There are areas that I don’t handle myself (notably tax, real estate, employment, IP and contentious matters). To the extent necessary, I work with other specialist advisers. Where appropriate I recommend that a specialist City law firm is retained.
My drafting style
“Legalese” is often more confusing than it is helpful. I like to produce documents which are drafted in simple terms. It is important to me that clients should understand what the documents they sign are actually saying. Where things are unclear to the client, or where a client is uncomfortable with the way things are phrased, I re-write them. Often the process of re-writing reveals issues which were obscured by the original text.
Lawyers and their clients each have a responsibility to ensure that they share information to allow them to understand the commercial implications and potential risks and issues of proposed arrangements, so that they can debate relevant issues from an informed position. Only when issues are properly understood can they properly be debated with the other side.
As a lawyer, it is not my job to prevent clients from taking informed commercial risks. My job is to help clients to assess the nature and potential scale of the risks which they agree to accept.
I know that lawyers’ failure to communicate with their own clients can result in commercially irrelevant arguments (commonly between lawyers without reference to the clients at all) delaying finalisation of legal documentation and increasing costs and frustrations. I am a qualified mediator and, when requested to do so by my clients, I try to use these skills to accelerate resolution where commercial interests appear to diverge.
Whilst at BLP I conceived and established a SAAS-(Software as a Service) based venture designed to commoditise the delivery of services to small clients. I concluded negotiations for Deloitte to co-invest in the business and launched www.beprofessional.com. I continue to be actively involved with the business.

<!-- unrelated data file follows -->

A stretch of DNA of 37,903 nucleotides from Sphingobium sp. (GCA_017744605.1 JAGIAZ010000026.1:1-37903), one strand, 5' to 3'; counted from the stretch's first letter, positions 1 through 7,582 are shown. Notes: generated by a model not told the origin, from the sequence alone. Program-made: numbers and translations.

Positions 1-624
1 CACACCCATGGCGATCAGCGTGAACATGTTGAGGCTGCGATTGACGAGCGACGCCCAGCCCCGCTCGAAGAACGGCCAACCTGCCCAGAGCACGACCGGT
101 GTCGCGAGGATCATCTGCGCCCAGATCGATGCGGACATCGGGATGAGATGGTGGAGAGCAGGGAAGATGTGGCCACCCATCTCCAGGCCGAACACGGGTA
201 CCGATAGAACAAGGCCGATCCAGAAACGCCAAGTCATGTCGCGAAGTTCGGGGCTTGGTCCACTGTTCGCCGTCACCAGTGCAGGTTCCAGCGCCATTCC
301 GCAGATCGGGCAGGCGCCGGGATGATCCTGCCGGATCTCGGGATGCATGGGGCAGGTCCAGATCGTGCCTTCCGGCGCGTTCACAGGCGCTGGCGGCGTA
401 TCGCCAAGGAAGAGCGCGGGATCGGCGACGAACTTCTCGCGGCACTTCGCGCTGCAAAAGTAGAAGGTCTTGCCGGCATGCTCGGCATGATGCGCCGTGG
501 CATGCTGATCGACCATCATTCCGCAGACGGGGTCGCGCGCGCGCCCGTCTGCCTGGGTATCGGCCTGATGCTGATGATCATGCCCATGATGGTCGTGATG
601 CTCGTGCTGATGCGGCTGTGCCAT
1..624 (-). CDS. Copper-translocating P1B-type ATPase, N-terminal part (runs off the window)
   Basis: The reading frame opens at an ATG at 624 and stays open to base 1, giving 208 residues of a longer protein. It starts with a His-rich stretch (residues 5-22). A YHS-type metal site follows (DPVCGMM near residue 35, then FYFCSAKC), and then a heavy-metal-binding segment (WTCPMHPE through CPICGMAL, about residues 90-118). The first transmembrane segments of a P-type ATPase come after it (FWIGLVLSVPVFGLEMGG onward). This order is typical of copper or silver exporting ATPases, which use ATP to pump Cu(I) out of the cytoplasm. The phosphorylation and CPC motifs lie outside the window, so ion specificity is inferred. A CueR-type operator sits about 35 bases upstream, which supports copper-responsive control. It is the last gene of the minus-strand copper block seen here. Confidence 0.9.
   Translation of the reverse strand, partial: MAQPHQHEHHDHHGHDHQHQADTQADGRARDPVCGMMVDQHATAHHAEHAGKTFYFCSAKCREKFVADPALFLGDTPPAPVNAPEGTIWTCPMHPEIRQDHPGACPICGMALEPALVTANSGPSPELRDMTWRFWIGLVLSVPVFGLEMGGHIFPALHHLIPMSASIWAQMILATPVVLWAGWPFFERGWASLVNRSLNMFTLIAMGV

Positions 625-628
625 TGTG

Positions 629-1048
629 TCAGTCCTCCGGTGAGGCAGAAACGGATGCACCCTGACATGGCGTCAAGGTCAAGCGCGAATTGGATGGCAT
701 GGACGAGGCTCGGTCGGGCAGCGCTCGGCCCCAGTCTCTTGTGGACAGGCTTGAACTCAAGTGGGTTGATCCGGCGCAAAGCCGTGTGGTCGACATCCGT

I also co-founded Eurovestech plc, an investment company, and listed it on AIM. I remain on the board of Eurovestech.
I advised Silicon Valley based OCZ Technology, Inc. on its AIM listing and remained a main board director of the company until it completed its listing on NASDAQ in the United States.
I have contributed to several leading legal practice books, including precedents, transaction checklists and guides to legislation. I authored and update several chapters to Sweet & Maxwell’s leading multi-volume Directors: Law and Liability reference work.
I am a guest lecturer at the Cranfield School of Management’s Business Growth Programme and the school’s MBA course and have lectured at CASS (the City of London business School) on the structuring of private equity transactions. The Financial Times published a report on corporate venturing that I co-wrote with a Professor from Cranfield School of Management. I have also worked closely with the Investor Relations Society, and have been published in the society’s magazine.
As a result of dealing with the firm on the “other side”, I was invited to join the London office of US based law Pillsbury Winthrop Shaw Pitman. I declined but held a consultancy role from 2003 to 2007, when we recruited a new, full time, corporate team. I continue to work with Pillsbury on an informal consulting basis.
Most of my instructions come from personal referrals.
Areas of expertise include: mergers, acquisitions, buying and selling companies, public listings, funding rounds, private equity (pe), venture capital (vc), joint ventures, shareholders' agreements, mediation, terms and conditions, heads of agreement, negotiations, funds, insolvency, bankruptcy, directors' liabilities and duties, Companies Act, articles and company constitutions).